Sunday, January 24, 2016

Avalon Chronicles #54: "Raising Our Young"

Avalon Chronicles #54: "Raising our Young"

by Allen B. Clark

Proverbs 22: 6 "Train a child in the way he should go,
                             and when he is old he will not turn from it."  

                            Zondervan. New International Version. Life Application Study Bible. 1991.
The practical application for this verse was found by me in the American Dictionary of the English Language by Noah Webster 1828. Introduction page 12. Available at  

"...Noah Webster's system of education included rather than excluded the influence of the American home:

(Webster wrote:)

     'All government originates in families, and if neglected there, it will hardly exist in society...The foundation of all free government and of all social order must be laid in families and in the discipline of youth...The Education of youth, an employment of more consequence than making laws and preaching the gospel, because it lays the foundation on which both law and gospel rest for success.'

     Noah Webster's own childhood had been blessed with a Christian home. His Pilgrim heritage through Governor Bradford provided him with the ingredients of Christian self-government, responsibility and work habits which would serve him well throughout a long, active life. When the family farm was mortgaged to send him to Yale College he took his parental benediction with him.

     'We wish to have you serve your generation and do good in the world and be useful and may so behave as to gain the esteem of all virtuous people that are acquainted with you and gain a comfortable subsistence, but especially that you may live as to obtain the favor of Almighty God and His grace in this world and a saving interest in the merits of Jesus Christ, without which no man can be happy.'"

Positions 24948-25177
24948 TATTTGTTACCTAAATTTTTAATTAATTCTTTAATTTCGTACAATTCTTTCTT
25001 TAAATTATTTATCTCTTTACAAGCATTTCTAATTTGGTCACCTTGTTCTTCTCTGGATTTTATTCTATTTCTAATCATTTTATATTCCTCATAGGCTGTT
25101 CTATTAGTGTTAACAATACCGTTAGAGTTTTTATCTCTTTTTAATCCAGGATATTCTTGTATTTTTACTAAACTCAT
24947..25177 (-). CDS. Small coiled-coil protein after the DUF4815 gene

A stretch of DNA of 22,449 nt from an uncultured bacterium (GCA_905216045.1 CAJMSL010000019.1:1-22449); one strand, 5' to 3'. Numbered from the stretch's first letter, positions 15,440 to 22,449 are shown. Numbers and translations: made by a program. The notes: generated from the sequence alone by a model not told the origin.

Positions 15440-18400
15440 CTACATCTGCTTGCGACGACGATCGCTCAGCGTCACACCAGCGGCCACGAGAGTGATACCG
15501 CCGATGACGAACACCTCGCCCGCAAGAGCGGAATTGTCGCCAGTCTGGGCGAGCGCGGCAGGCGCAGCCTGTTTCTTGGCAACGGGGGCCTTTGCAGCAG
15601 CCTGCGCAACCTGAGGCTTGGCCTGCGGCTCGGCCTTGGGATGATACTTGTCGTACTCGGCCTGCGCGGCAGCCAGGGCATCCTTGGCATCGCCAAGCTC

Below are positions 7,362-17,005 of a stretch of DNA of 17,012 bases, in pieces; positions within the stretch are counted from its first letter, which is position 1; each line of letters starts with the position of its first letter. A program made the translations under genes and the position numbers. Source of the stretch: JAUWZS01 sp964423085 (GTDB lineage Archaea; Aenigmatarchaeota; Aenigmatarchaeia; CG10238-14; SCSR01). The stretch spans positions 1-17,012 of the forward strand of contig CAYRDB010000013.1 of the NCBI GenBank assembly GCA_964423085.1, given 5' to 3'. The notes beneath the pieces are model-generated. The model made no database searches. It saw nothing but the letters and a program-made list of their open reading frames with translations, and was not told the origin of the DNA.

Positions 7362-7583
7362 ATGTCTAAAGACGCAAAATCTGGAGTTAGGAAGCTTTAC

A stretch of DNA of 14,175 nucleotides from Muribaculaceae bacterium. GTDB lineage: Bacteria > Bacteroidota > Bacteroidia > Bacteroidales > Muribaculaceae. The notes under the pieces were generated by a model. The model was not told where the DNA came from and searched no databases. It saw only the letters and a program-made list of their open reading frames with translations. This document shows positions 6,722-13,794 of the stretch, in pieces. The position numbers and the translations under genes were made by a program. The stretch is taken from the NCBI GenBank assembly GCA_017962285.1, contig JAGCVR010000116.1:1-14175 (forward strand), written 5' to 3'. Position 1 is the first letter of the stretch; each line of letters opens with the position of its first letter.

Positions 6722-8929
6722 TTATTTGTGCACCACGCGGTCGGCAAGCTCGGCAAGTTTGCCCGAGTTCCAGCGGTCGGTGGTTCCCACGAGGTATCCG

Appropriating seriously the merits of Jesus Christ can bring peace and tranquility to all to bring us as much happiness as we can possibly know in our earthly existence.

     Approximately two decades ago I procured a copy of this monumental original first edition of Noah Webster's 1828 dictionary. He had traveled to Europe, studied other languages and great literature as well as the Holy Bible to compose his dictionary. I keep it beside my study chair and refer often to it. One will not find slang or the inane terminology used by so many today in it, but one is uplifted and edified to learn the true and correct and beautiful meaning of our language. Noah Webster in my opinion can truly be considered one of the Founding Fathers of America!

Saturday, January 16, 2016

Avalon Chronicles #53: "Prizes for Secular and Spiritual Discipline"

Avalon Chronicles #53: "Prizes for Secular and Spiritual Discipline"

by Allen B. Clark

Biblical Reference: I Peter (New International Version Life Application Bible by Tyndale House and Zondervan.

     Linda and I have completed our move to her deceased son's home. Our early mornings are spent in what we call our sun room with windows on two sides, where the rising sun greets us with its morning presence and the south sun lingers through the afternoon. Also it is where we converse and pray together in our recliners facing each other. The wall across from me has a framed small flintlock pistol and powder horn and a striking original painting of my childhood hero and role model Robert E. Lee as a newly-minted lieutenant graduate of West Point. Across from Linda behind me is displayed a tapestry picturing Jesus and also a framed print of Jesus. These represent, of course, the two worlds in which we have lived, for me the military and, for us both, the spiritual as Christians.